The court was faced with several applications for welfare orders under section 16(2)(a) of the Act. The President of the Court of Protection in Re X  EWCOP 25 and 37 devised a streamlined process in order to deal with the number of cases that would follow from the Supreme Court’s decision in Cheshire West and Chester Council v P  UKSC 19 concerning patients who were deprived of their liberty.
On appeal of the President’s decisions and the streamlined process, the Court of Appeal in Re X  EWCA Civ 599 held that it did not have jurisdiction to hear the appeal; however it gave guidance on what it thought ought be done - that the patient should be joined.
The court had to decide whether or not to continue with the streamlined process and whether or not the patient should always be joined as a party, and if so, who would be an appropriate litigation friend and could that person conduct proceedings without instructing a solicitor.
The court referred to the law set out in Cheshire West and the Court of Appeal in Re X.
The court also reviewed the European Law and the authorities referred to by the Court of Appeal.
The court compared the Patient to a Protected Party in Civil proceedings (Civil Procedure Rules 1998 “CPR’) and distinguished the protection needed in adversarial civil proceedings to the inquisitorial manner of the application of the best interest test.
It would be appropriate to appoint a family member or friend under the new Rule 3A under the Court of Protection Rules 2007 (‘COPR’).
The court looked at more use of section 49 reports rather than appointing a litigation friend.
The court examined the COPR thoroughly and in particular Part 17 which governs the appointment of litigation friends.
The court agreed with the President’s approach and the streamlined process he had devised.
The court disagreed with the Court of Appeal and held that patients did not have to become an automatic party to such applications (paragraphs 176 and 177). The court relied heavily on the patient’s family members having the patient’s best interest at heart.
The court found that a family member is likely to be best placed to make independent checks on the patient and be appointed under Rule 3A; this would satisfy the requirements of Article 5.
The court found that there was no requirement for the litigation friend to act by a solicitor (see paragraphs 127-135).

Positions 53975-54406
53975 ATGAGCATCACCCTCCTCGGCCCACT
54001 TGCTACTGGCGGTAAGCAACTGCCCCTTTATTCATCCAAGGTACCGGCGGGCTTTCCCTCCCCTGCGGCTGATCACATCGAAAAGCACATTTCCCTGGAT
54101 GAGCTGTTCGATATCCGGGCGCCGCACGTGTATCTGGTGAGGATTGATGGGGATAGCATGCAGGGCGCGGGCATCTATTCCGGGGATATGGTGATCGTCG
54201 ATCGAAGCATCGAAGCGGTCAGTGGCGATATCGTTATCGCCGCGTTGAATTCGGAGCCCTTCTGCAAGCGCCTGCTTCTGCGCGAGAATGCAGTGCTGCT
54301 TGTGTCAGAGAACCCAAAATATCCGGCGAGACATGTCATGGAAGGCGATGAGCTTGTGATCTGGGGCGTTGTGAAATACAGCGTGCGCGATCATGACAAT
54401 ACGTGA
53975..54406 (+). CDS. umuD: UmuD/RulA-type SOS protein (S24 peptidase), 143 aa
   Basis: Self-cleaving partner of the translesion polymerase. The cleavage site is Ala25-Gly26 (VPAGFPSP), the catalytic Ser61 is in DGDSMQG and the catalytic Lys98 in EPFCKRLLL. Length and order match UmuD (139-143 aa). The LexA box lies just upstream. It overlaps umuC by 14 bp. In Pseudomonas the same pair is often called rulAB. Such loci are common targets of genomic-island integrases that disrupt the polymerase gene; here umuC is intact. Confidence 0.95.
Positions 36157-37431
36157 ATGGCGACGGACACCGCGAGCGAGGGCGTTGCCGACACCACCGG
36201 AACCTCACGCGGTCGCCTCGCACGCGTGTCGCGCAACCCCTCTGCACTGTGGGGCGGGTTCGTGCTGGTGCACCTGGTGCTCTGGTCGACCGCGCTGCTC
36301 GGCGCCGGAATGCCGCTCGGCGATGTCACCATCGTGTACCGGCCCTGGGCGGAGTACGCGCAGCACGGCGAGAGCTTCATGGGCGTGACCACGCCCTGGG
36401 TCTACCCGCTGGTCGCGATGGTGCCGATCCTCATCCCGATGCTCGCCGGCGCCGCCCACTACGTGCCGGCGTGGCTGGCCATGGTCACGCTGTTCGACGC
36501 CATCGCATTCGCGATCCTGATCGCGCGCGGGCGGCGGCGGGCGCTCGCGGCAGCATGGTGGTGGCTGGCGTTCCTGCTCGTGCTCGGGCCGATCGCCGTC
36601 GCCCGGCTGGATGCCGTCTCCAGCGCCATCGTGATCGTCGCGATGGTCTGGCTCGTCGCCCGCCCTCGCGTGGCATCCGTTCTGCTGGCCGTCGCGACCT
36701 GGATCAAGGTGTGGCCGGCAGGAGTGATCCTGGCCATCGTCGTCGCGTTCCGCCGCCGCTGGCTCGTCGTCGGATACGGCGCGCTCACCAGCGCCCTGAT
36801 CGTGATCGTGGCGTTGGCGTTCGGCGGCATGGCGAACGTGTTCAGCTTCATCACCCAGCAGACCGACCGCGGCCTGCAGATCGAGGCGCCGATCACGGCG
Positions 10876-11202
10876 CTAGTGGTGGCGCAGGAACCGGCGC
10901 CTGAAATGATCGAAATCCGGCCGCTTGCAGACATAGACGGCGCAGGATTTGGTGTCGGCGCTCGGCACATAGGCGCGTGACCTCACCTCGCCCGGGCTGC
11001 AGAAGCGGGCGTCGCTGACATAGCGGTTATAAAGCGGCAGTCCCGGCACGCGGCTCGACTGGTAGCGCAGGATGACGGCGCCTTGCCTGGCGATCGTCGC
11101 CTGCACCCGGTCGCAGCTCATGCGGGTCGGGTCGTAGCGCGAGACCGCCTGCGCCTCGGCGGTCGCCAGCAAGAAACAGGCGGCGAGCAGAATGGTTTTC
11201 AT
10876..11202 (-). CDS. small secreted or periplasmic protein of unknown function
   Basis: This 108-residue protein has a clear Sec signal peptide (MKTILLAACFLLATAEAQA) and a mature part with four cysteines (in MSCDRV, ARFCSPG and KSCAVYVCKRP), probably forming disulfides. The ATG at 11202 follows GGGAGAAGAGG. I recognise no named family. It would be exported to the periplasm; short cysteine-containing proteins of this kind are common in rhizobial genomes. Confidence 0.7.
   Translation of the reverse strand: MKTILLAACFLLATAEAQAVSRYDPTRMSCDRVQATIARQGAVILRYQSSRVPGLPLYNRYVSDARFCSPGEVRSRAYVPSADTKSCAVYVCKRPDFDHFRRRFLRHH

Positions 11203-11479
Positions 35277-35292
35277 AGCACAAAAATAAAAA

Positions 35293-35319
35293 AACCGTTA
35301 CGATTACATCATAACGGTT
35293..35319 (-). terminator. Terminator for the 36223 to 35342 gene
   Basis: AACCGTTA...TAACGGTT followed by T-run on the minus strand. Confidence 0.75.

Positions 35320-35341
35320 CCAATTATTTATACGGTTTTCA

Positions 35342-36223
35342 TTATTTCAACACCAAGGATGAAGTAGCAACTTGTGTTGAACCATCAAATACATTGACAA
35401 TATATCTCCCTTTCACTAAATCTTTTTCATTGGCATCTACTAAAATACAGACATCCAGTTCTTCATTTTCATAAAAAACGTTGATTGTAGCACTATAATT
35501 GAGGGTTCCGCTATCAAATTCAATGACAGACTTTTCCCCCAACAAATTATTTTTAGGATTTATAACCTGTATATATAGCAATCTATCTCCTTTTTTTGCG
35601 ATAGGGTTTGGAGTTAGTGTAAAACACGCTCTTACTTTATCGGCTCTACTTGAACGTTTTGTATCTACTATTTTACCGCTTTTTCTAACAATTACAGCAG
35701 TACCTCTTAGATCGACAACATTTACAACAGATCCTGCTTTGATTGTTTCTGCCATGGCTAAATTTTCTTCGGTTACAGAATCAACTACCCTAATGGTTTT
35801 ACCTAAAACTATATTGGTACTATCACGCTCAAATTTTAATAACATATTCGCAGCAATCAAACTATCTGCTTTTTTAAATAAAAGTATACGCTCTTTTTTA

The court thoroughly looked at the difficulties with funding these types of cases and the tremendous problems that lack of funding causes.
The court concluded that joining the Patient and appointing a litigation friend will not afford the Patient the protection of regular reviews and checks as it would if the family member or friend were to be appointed.
The court found that if a family member or friend were appointed under Rule 3A this could satisfy the requirements of Article 5.
It remains to be seen as to what the future outcome of these issues will be. The Judge disagreed with the Court of Appeal in its reasoning and the fact that the reasoning was not binding. This judgment is in contrast to the decision of Baker J in The Health Service Executive of Ireland v CNWL  EWCOP 48 – 6/08/15. Baker J felt that it was extremely unwise to ignore what was said in the Court of Appeal even if the judgment was not binding. Baker J did distinguish what was said in the Court of Appeal in this case as it dealt with the recognition and enforcement of a foreign order and the Court of Appeal was dealing with cases of Welfare.
Although there are very practical reasons why the President decided what he did in Re X and imposing the streamlined process (PD10AA), and why Charles J had made conclusions he did, it does place great emphasis on the family members of the Patient, which may not be the same as the wishes and feelings of the Patient. In the Court of Appeal at paragraph 100 Black LJ expresses what she thinks was wrong with the President’s streamlined approach in relation to safeguarding the rights of the Patient:-
- It depends heavily on the Patient expressing a wish to be joined in the proceedings or opposing the arrangements for them, or someone else who has their interests at heart; and
- It depends entirely on the information being provided to the court in the application, usually issued by those who have made the decision that it is in P’s best interest to be deprived of their liberty and wanting the court’s authority.
Read the full text of the judgment on Bailii